but bonuses galore.

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Gonk

Jul 18, 2012 at 08:22

It is all very well for King to say that "the British Bankers Assn needs a nudge in the right direction", but Agius is chairman of that as well as Barclays Bank!

This whole industry has been tainted by a combination of massive economic incompetence by the last Labour Government and a handful of spivs in banking - it seems in Barclays in particular - dragging down the honest and sound majority in the sector.

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SMS

Jul 18, 2012 at 08:41

Another top over paid British senior manager who didn't know what was going on. What do these people think they are paid to do?

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John Pickford

Jul 18, 2012 at 08:49

We know nothing ?, pull the other one.

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Gordon Watson

Jul 18, 2012 at 09:03

It really is not satisfactory for the Governor of the Bank of England to admit he did not know the extent of the Barclay problem and claim he did not need to because he was not the Regulator. Previous Governors were never slow to "invite" senior bankers to their office for a "chat" so that the bankers were fully aware they were operating on or outside their acceptable remit and that if necessary action would be taken!

As far as Lord Turner is concerned his was a Political Appointment and the Governor should have been monitoring him.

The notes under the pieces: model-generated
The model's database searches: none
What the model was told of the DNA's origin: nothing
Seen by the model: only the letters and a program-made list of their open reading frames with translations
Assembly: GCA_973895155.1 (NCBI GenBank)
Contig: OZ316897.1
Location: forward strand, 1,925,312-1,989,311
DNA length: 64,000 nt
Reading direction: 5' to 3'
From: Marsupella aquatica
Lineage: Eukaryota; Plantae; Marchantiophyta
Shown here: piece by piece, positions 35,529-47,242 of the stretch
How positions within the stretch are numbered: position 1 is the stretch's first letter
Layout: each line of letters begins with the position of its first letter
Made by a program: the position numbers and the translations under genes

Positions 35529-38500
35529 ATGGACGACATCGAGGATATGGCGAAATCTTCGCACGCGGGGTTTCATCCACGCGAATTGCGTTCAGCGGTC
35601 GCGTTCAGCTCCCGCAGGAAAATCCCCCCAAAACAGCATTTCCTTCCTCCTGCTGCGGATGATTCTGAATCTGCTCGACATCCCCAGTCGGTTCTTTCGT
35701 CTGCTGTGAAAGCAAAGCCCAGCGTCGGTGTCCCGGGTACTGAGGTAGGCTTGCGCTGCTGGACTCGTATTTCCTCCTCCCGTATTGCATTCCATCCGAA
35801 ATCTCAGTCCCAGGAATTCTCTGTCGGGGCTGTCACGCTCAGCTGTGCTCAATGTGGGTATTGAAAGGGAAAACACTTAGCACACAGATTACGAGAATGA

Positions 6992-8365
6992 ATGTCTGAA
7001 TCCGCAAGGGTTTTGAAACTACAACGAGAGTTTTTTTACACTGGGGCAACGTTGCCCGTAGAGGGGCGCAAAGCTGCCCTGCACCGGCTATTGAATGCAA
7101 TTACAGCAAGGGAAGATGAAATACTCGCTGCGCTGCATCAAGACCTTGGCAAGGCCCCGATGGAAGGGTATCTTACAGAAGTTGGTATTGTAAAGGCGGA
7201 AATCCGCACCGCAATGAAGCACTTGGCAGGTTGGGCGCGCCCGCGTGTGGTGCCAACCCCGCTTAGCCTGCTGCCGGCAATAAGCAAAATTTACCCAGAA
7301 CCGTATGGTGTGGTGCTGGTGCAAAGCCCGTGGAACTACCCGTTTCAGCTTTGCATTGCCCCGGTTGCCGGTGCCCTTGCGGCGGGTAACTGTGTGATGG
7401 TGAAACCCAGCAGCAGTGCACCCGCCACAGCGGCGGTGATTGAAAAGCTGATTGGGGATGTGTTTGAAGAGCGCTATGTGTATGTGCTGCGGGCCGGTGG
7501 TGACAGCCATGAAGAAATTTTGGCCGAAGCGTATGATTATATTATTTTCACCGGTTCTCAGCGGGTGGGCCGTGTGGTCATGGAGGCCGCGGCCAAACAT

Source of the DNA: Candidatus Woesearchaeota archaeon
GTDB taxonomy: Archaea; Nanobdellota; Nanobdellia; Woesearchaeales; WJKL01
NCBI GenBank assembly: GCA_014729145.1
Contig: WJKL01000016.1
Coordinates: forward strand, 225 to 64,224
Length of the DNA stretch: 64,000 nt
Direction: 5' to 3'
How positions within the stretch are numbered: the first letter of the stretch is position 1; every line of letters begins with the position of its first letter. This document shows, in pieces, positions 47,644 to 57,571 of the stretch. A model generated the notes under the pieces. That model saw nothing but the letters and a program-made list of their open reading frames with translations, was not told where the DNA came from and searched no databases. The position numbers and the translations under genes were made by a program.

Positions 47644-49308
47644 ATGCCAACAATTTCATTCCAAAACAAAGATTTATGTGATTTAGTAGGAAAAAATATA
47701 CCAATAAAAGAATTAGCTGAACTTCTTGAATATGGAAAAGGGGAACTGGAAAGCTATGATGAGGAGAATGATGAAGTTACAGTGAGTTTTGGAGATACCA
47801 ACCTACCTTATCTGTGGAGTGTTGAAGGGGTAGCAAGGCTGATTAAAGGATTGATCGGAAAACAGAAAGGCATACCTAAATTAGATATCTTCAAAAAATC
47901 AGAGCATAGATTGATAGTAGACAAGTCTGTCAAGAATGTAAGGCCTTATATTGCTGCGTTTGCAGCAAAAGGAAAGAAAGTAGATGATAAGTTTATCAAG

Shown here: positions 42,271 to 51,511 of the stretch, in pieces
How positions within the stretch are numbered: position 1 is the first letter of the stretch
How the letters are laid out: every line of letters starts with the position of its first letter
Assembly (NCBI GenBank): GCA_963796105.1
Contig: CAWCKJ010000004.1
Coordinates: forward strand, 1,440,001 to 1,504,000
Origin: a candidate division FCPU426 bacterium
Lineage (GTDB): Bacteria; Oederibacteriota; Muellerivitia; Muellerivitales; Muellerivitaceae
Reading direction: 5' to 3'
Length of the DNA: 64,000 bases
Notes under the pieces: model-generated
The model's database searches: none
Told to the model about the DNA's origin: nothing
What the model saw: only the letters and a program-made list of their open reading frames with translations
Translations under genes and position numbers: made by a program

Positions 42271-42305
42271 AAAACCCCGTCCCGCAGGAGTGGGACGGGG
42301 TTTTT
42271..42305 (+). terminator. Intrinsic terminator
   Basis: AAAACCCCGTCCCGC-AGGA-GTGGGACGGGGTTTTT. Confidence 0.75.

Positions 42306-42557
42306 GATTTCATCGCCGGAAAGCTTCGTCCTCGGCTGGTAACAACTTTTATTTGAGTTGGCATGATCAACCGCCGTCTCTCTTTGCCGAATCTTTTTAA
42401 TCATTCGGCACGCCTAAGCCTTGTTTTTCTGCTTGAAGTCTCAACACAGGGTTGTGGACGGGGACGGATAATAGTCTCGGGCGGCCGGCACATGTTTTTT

I do hope Mervyn King's replacement comes from somewhere other than the Bank of England or the FSA and is a knowledgeable and fearless expert on banking.

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derek farman

Jul 18, 2012 at 09:11

Any of the spivs who may be found guilty of fraudulently rigging Libor should be personally fined, and very heavily. Also their bonuses and pensions should be stripped from them.

My guess is that it is not the overall culture of our banks which is necessarily at fault . It is the aggressive, domineering, fear provoking, greedy, individuals who sometimes fight their way to the top, and pervert the whole culture of their organisations.

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MoneyObserver

Jul 18, 2012 at 09:29

Angela Knight, CEO British Bankers Association was extraordinarily evasive in a TV interview when this story first broke, suggesting that the responsibilty for fixing of LIBOR had NOTHING to do with the BBA.

Paxman had to point out it is called the BBA LIBOR.

Why is she not in front of the MPs committee ?

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Enrico

Jul 18, 2012 at 09:31

I cannot believe the drivel that has left Kings mouth when he comes out with comments as per below:-

'Concerns about what Libor meant is a million miles away from deliberate, deceitful manipulation of submissions in order to make financial gain,' he said. 'That's my definition of fraud.'

My definition of fraud in this case is Libor was fixed deliberately,it was a deceitful manipulation of submissions in order to make financial gain.

Barclays changed the Libor figures to benefit.If thats not fraud I don`t know what is.

Yet another banker trying to cover up his buddies.